Blinded by the ‘Lite
I am old enough to have owned a Nintendo Entertainment System and a copy of the original golden cartridge of The Legend of Zelda back when it was actually out for the system. Pre-internet, pre-walkthroughs, pre-FAQs, locating all the dungeons and making my way through them was completely up to me, using only whatever tidbits I could find in the Nintendo magazines I owned at the time. Sparklite is, at its heart, a homage to the simple, fast-paced, sword-swinging action of that long-ago title, complete with beautiful pixel-art visuals, and the roguelike element of a reshuffled world map every time you fall in battle. It’s easy to pick up and play, and just as hard to put back down.
The story is pretty sparse, but it’s not the star attraction here, and doesn’t need to be. Ada is a gifted engineer, able to comprehend complicated machinery and swing a mean wrench. During the game’s opening, she is separated from her robot companion Wingnut when her airship has a mechanical malfunction and crash lands in the land of Geodia. Navigating the first few screens of the top-down 17-by-10 grid causes her to meet a widget merchant who reveals that Geodia has been wracked with earthquakes of late, called Fractures, and that the other inhabitants of the world have sought refuge in a floating city. The player is allowed to continue playing for the time being, but when Ada is eventually knocked unconscious in battle, she is whisked up to the heavens by a metal claw, and brought aboard the Refuge, as its called, which serves as the game’s main hub.
From here on out, the game is as much about resource collecting as it is about exploring the ever-changing surface of Geodia, with the resource in question being more and more Sparklite. Sparklite is the game’s currency, and is found by smashing barrels and boxes, cutting down plants, and killing baddies. Everything in the game hub functions on Sparklite, from purchasing consumable widgets and stat-boosting badges, to fusing said badges with one another to increase their potency and attaching them to Ada’s wrench. Upgrading the various facilities in the floating refuge requires even more Sparklite, and it is equally important to expand the widget shop as it is Ada’s badge grid or the gadget workshop.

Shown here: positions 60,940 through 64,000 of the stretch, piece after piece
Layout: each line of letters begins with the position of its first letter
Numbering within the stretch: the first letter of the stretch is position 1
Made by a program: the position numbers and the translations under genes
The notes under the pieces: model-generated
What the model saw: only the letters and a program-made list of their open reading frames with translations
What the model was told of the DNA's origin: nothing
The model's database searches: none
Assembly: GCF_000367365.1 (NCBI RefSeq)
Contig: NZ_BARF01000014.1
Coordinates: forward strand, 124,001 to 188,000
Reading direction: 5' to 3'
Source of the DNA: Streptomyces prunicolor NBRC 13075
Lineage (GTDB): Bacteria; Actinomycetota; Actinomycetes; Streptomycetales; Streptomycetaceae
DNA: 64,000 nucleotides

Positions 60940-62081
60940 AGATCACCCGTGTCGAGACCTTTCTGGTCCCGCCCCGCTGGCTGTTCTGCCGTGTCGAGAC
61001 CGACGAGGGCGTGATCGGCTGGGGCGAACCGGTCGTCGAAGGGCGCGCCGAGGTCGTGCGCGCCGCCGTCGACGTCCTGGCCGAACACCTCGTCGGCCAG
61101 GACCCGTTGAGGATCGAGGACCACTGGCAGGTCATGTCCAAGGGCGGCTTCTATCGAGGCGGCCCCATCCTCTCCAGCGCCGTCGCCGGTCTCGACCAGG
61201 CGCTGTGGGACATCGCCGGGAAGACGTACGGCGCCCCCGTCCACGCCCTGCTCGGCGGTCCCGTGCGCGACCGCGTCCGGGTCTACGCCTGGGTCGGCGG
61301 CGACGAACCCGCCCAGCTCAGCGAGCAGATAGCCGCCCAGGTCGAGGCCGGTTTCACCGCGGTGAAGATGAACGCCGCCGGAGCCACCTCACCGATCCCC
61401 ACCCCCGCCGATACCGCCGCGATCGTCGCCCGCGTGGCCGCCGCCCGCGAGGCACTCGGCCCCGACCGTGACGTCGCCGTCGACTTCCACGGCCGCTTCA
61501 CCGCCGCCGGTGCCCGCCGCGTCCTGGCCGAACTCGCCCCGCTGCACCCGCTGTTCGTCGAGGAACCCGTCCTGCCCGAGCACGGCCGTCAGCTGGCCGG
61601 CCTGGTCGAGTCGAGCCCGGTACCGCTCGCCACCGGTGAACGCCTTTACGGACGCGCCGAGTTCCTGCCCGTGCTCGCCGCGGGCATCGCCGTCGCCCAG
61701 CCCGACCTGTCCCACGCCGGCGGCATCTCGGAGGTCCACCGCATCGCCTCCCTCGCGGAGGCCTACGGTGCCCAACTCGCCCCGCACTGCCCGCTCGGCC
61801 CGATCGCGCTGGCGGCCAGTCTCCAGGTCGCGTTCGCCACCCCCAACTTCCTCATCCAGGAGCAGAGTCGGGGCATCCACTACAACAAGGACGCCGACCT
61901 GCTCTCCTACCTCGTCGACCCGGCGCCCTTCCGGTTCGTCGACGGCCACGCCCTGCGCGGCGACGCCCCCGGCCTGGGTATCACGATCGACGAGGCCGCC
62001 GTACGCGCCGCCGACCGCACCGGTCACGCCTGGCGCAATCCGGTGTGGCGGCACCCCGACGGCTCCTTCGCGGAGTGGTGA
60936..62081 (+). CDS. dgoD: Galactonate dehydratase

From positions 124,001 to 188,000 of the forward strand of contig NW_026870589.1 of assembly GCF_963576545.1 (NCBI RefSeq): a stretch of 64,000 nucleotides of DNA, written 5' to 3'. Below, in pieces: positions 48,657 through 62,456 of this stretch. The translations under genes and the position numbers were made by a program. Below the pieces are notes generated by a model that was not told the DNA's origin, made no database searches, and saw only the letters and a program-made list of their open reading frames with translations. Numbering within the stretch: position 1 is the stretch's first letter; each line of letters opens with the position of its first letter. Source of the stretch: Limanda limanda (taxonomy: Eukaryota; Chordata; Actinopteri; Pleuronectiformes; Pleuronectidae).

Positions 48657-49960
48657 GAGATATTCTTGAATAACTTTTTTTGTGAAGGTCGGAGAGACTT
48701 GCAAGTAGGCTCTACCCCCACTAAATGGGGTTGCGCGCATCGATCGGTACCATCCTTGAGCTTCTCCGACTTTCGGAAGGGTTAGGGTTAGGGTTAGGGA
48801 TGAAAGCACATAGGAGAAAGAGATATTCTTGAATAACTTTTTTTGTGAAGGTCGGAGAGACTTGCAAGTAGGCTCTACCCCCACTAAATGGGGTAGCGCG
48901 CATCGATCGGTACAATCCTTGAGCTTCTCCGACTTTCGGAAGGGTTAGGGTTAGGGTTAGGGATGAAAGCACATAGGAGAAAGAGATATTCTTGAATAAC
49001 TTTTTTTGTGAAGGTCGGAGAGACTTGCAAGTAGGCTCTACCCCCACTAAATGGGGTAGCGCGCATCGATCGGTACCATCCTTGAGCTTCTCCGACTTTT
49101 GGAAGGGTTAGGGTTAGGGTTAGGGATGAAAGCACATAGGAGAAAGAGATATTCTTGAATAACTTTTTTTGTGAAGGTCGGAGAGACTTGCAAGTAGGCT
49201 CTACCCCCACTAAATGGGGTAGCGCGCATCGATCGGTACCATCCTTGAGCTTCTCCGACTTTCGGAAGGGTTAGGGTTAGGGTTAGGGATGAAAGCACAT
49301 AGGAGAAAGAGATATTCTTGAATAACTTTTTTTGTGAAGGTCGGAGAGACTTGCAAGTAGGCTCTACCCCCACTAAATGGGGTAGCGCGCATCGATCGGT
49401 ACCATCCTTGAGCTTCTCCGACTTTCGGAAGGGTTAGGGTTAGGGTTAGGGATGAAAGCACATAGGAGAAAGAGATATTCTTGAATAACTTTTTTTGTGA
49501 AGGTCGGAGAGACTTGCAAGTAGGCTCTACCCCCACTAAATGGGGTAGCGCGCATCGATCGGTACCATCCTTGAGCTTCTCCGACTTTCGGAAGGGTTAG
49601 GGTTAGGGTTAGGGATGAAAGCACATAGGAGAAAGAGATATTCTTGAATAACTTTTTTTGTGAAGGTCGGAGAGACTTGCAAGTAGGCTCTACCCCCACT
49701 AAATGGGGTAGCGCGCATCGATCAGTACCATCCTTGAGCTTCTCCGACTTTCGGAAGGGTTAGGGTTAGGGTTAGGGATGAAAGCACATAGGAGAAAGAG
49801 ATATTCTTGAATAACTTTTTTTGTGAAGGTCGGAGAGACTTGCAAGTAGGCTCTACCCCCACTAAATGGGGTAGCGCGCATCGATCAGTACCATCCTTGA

It takes a while to build up enough Sparklite to turn Ada into a powerhouse, amassed little by little during the many trips to Geodia’s surface. But it is necessary to build up her strength, as it’s the only way to be up to the task presented to her: to find and defeat the four Titans that have been sent out by a shadowy figure known only as the Baron to hunt for ancient relics left behind by the land’s original creators. The Baron’s ruthless destruction in his attempts to find these relics is the cause of Geodia’s constant upheaval; each time Ada is rescued from the brink of death and brought back to the floating sanctuary, the entire world shuffles itself, with landmarks either changing location or disappearing to make way for others to appear. The game assembles a brand new world layout for each run, which typically last fifteen to twenty minutes, only keeping the barest geographical consistencies, such as which general direction each of the five distinct regions can be found in.
Each run is a new experience, and there are enough things to discover to make each region worth several repeat visits, though it’s a bit of a shame that there’s no option to return to the Refuge in the middle of a run, outside of being beaten in battle. The content on offer is paced well enough that, by the time players have plumbed the depths of each region’s secrets, they are strong enough to face off against that region’s Titan boss and move on. Titans must be defeated in a set order, as each one gives Wingnut a new ability needed to access the next region. Once all four are downed, the gate to the game’s final region becomes unlocked, and, while dying means Ada’s store of consumables is depleted, boss progress and Ada’s Sparklite cache are permanent. This helps the game maintain a constant feeling of progress, no matter how slight, and contributes heavily to its addictive “just one more run” feel.